Fusion Science and Technology / Volume 58 / Number 2 / October 2010 / Pages 613-624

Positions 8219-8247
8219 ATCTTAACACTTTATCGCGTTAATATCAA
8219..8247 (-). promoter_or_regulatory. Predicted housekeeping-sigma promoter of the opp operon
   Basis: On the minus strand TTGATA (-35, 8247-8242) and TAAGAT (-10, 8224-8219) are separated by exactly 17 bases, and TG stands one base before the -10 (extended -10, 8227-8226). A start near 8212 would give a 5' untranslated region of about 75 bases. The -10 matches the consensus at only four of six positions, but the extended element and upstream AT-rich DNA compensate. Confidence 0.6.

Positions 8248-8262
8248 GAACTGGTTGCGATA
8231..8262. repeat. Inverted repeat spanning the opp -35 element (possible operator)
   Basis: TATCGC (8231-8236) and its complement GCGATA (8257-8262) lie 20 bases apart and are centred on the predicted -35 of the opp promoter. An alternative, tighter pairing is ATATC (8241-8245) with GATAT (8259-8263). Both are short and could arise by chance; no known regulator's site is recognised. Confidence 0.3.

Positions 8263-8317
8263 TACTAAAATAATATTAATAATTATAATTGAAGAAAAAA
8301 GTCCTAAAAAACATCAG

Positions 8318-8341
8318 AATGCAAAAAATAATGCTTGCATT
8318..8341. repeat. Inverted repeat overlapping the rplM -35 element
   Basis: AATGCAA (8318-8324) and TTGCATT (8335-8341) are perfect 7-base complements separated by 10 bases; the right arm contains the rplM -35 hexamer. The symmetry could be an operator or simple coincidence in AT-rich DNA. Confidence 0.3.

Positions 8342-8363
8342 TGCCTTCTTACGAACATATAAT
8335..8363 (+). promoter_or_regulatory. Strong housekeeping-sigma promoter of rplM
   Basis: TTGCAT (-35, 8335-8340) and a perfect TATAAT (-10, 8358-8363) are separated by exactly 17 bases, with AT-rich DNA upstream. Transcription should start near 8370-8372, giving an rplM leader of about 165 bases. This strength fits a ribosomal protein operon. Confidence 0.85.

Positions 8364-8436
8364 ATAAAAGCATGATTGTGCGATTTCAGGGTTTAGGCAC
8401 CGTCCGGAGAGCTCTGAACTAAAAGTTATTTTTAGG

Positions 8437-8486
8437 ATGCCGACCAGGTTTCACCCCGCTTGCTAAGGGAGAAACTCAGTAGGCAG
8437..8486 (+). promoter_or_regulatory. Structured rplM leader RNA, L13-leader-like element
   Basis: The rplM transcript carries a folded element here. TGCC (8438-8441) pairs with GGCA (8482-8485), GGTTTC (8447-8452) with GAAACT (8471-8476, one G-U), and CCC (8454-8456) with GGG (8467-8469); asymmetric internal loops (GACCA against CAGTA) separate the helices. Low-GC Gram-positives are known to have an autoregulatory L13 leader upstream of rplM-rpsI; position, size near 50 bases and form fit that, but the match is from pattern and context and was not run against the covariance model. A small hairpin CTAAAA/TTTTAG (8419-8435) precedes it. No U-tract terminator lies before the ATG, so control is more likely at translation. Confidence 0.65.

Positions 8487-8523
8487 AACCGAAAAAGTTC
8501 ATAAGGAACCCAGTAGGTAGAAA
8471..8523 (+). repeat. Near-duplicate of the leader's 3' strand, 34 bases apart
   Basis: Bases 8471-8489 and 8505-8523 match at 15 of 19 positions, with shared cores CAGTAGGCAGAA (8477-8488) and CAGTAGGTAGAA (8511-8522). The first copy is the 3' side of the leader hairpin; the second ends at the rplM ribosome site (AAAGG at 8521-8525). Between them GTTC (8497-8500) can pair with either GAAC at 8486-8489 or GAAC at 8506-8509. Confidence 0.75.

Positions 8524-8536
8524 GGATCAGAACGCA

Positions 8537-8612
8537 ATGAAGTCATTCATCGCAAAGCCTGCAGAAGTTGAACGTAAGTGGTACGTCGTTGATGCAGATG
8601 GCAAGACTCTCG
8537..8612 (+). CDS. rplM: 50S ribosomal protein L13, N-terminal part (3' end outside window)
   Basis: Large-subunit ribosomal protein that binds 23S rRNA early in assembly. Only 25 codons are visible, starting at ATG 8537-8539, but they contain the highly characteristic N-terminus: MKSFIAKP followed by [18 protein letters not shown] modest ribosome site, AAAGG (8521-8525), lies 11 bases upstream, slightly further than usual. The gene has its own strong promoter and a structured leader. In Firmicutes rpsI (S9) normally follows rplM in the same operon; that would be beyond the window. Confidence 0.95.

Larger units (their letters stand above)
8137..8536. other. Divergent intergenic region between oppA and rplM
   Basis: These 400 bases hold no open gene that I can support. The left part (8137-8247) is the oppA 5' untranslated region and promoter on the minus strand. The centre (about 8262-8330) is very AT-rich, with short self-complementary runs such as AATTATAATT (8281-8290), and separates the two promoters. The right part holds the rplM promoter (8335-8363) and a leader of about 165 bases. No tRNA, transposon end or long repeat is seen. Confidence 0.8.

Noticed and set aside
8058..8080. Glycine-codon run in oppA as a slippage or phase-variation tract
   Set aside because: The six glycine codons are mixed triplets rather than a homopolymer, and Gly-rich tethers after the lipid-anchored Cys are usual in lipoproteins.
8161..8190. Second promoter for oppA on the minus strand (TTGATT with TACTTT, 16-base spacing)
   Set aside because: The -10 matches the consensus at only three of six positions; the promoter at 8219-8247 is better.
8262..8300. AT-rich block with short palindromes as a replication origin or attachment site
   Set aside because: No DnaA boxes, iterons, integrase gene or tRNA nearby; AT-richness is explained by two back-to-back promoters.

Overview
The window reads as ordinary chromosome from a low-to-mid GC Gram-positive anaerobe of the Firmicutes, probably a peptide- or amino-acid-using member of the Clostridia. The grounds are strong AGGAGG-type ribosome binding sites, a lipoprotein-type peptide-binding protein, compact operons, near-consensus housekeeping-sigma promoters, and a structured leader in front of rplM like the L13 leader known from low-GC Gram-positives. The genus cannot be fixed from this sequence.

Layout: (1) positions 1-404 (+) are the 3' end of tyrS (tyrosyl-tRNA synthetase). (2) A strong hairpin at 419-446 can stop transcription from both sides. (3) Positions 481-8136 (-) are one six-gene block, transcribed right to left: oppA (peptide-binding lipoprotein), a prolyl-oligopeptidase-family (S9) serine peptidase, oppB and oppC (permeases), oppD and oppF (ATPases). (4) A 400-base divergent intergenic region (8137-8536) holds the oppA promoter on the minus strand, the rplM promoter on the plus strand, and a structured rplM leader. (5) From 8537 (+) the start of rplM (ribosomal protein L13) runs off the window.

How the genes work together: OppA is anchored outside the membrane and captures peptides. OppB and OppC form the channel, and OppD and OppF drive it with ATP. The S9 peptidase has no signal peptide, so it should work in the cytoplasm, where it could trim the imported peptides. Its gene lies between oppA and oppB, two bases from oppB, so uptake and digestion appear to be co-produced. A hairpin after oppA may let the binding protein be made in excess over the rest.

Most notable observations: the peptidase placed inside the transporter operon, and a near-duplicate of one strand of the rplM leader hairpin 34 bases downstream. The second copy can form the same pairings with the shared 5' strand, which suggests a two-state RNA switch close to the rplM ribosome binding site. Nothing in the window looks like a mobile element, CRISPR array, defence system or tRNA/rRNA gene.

A set of simple scaling relations is derived to assess the impact of plasma physics and technology assumptions on the design of a DEMO tokamak fusion reactor. At the same time, it is shown that by postulating that the plasma physics assumptions are consistent with those that can be reliably reached in present-day experiments and that the recirculating power is reasonably low, a tokamak DEMO operating with steady-state plasma operation is of large size, comparable to a reactor - suggesting that the study of pulsed options should receive more attention in the future. The scaling relations reproduce well the results from a number of previous studies, indicating that they are particularly well suited for future parametric scoping studies. From the relations derived, it also follows that the areas in which future progress will have a particularly large impact on the attractiveness of DEMO are the limit in plasma physics and in technology the magnetic field strength Bt and the wall-plug efficiency CD of the systems to drive noninductive current.